09/30/2009 - Questions and Answers

Colostomy Diet and Management

By: Novoviva webmaster

Colostomy Diet and Management


I am a 52yr old male and have a colostomy following surgery for bowel cancer. I would be grateful for any advice regarding suitable colostomy diet and management.


We do not know how long ago you had your surgery, so you may need to adhere to special instructions from the hospital or your treating doctor initially. When things settle down, you should be able to eat a wide variety of foods although you may find that some foods upset you. There are no two people the same, and what suits one will have adverse effects on another. Therefore, the most important thing to realise is to avoid foods which you have learned that upset your bowel. It is best to avoid certain foods that cause odor or gas or are hard to digest. It'ss also good to remember that if a certain food disagreed with you in the past, chances are it will still disagree with you after surgery. Increasing your fluid and fiber intake should prevent constipation. Drink more water and fruit juices, up to six to eight glasses per day. Include fresh fruits and vegetables in your diet, as well as fibrous foods such as whole-grain breads and cereals With unsuitable foods, diarrhea, which is the passage of frequent watery stool, may occur.There is no reason why you shouldn't drink alcohol in moderation. However some people choose to avoid beer and other carbonated (fizzy) drinks because these can cause wind. You should eat less fatty foods and food high in sugar (e.g. pop, candy bars). Follow the guidelines for your diet given to you by your dietician. If you have any problems or questions about diet, speak to your stoma care nurse or ask to see the dietician.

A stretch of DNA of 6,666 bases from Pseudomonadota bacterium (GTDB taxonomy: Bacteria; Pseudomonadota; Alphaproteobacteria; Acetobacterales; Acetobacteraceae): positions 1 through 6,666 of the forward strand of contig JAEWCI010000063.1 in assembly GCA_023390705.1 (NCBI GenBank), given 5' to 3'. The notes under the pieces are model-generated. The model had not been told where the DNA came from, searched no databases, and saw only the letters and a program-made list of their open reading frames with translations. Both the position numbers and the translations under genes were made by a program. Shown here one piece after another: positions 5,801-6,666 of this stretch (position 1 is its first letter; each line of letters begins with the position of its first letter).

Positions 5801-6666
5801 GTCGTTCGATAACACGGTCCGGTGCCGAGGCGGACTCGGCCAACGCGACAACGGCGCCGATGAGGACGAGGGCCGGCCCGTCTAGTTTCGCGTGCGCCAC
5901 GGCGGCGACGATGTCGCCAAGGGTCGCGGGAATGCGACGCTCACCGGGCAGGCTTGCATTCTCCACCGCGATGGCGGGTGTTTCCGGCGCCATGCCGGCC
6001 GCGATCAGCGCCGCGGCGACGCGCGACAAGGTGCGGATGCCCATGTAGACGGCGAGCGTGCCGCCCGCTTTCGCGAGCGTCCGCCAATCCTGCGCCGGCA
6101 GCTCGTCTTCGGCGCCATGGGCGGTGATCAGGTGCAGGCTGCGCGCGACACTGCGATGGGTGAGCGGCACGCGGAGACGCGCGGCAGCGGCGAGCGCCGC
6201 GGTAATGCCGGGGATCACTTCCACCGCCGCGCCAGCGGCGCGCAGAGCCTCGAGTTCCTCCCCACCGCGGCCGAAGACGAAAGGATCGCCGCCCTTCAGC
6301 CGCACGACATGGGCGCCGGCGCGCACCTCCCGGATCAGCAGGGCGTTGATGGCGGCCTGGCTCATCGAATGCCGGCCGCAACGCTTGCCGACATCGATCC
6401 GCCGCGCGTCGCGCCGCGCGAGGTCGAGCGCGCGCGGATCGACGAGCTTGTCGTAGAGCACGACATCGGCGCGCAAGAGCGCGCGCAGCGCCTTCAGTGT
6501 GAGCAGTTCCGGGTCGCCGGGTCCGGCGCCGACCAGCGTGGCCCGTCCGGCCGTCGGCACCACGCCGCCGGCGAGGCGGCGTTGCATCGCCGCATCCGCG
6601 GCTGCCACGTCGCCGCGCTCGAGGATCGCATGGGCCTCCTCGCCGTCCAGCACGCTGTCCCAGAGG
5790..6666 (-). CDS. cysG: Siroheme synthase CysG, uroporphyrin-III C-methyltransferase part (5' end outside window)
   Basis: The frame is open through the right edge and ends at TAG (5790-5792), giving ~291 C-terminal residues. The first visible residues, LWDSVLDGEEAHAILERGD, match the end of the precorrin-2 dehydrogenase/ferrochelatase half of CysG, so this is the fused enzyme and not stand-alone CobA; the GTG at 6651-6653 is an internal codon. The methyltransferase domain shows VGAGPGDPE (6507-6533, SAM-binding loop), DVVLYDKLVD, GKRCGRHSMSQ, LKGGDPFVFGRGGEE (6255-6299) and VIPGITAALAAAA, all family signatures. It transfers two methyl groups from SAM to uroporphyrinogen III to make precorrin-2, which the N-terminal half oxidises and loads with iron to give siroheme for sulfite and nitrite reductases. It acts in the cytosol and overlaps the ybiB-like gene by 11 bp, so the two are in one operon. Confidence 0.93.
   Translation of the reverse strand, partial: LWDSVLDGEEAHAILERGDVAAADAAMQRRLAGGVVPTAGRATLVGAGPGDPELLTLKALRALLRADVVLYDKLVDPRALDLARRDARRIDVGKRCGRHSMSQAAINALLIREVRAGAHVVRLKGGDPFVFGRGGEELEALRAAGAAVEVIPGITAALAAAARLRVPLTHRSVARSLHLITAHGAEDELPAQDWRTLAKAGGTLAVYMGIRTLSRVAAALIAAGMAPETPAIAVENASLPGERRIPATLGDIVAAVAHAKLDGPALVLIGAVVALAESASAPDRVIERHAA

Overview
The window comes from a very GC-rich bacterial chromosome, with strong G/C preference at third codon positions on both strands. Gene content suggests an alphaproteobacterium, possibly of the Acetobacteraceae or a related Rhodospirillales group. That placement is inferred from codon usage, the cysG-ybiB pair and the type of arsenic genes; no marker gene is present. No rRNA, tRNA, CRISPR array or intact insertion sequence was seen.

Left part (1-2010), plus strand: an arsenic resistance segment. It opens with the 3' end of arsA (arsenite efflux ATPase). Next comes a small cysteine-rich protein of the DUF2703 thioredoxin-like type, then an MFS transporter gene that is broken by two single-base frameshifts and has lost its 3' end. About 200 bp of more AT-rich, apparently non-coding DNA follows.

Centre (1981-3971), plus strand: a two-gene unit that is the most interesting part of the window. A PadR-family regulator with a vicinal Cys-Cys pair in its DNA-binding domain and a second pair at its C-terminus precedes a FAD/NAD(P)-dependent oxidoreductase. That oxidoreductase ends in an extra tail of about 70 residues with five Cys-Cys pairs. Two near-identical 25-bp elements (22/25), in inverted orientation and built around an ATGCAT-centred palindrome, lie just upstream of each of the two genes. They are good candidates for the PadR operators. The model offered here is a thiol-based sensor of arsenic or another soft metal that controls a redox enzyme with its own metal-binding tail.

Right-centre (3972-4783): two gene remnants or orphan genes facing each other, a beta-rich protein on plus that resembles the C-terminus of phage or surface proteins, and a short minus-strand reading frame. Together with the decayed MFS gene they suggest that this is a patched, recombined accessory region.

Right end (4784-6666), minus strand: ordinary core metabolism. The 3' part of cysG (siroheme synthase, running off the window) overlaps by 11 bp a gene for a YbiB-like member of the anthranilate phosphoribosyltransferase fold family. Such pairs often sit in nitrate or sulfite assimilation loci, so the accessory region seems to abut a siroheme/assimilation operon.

When you have your diet sorted you can then perhaps discuss colostomy irrigation with your stoma nurse. Colostomy irrigation is a procedure that gives people with a colostomy more control over the elimination of waste (bowel movement). Patients with permanent colostomies and whose opening is in the descending or sigmoid portion of the colon and who had regular bowel function before having a colostomy are good candidates for irrigation. This is because their stools tend to be more formed. Irrigation stimulates the intestine to function at a regular time and is generally done at the same time every day or every other day. In this procedure, an irrigation cone and tube are connected to the stoma (the end of the exposed intestine), and irrigation fluid is flushed through the intestine to clear it of waste. People who use irrigation may need only a cover or pad over the stoma and may not need a colostomy bag. 

Colostomy irrigation allows ostomates to become "boss of their bowel". You dictate to your bowel when you are going to have a bowel evacuation. In many ways it is more convenient than the old days before you had a stoma. For example, before a plane trip or weekend away, spend approximately an hour of your time using this procedure; your bowel is empty and you can fly or go away with your mind at ease. The secret of success is to be relaxed and at ease with the procedure, and this will occur when you understand what you are doing - be assured it cannot damage the lining of your bowel and has no harmful side-affects. See the related links below. We wish you success with your colostomy diet and management. Please see related links below. 

Related Links

  • What is a colostomy?
  • Irrigation - A Possibility?
  • Living with your colostomy
  • Colostomy Irrigation


Created on: 06/10/2006
Reviewed on: 09/30/2009

Your rating: None Average: 4 (2 votes)
Anonymous wrote 2 years 12 weeks ago

After a colostomy you need to give some time to the colon to heal. you can take a colostomy diet before going back to a normal diet. After a colostomy you should eat raw vegetables, high fiber food...be sure youchew everything you eat during your colostomy diet to ease the digestive process. it will help you manage your colostomy.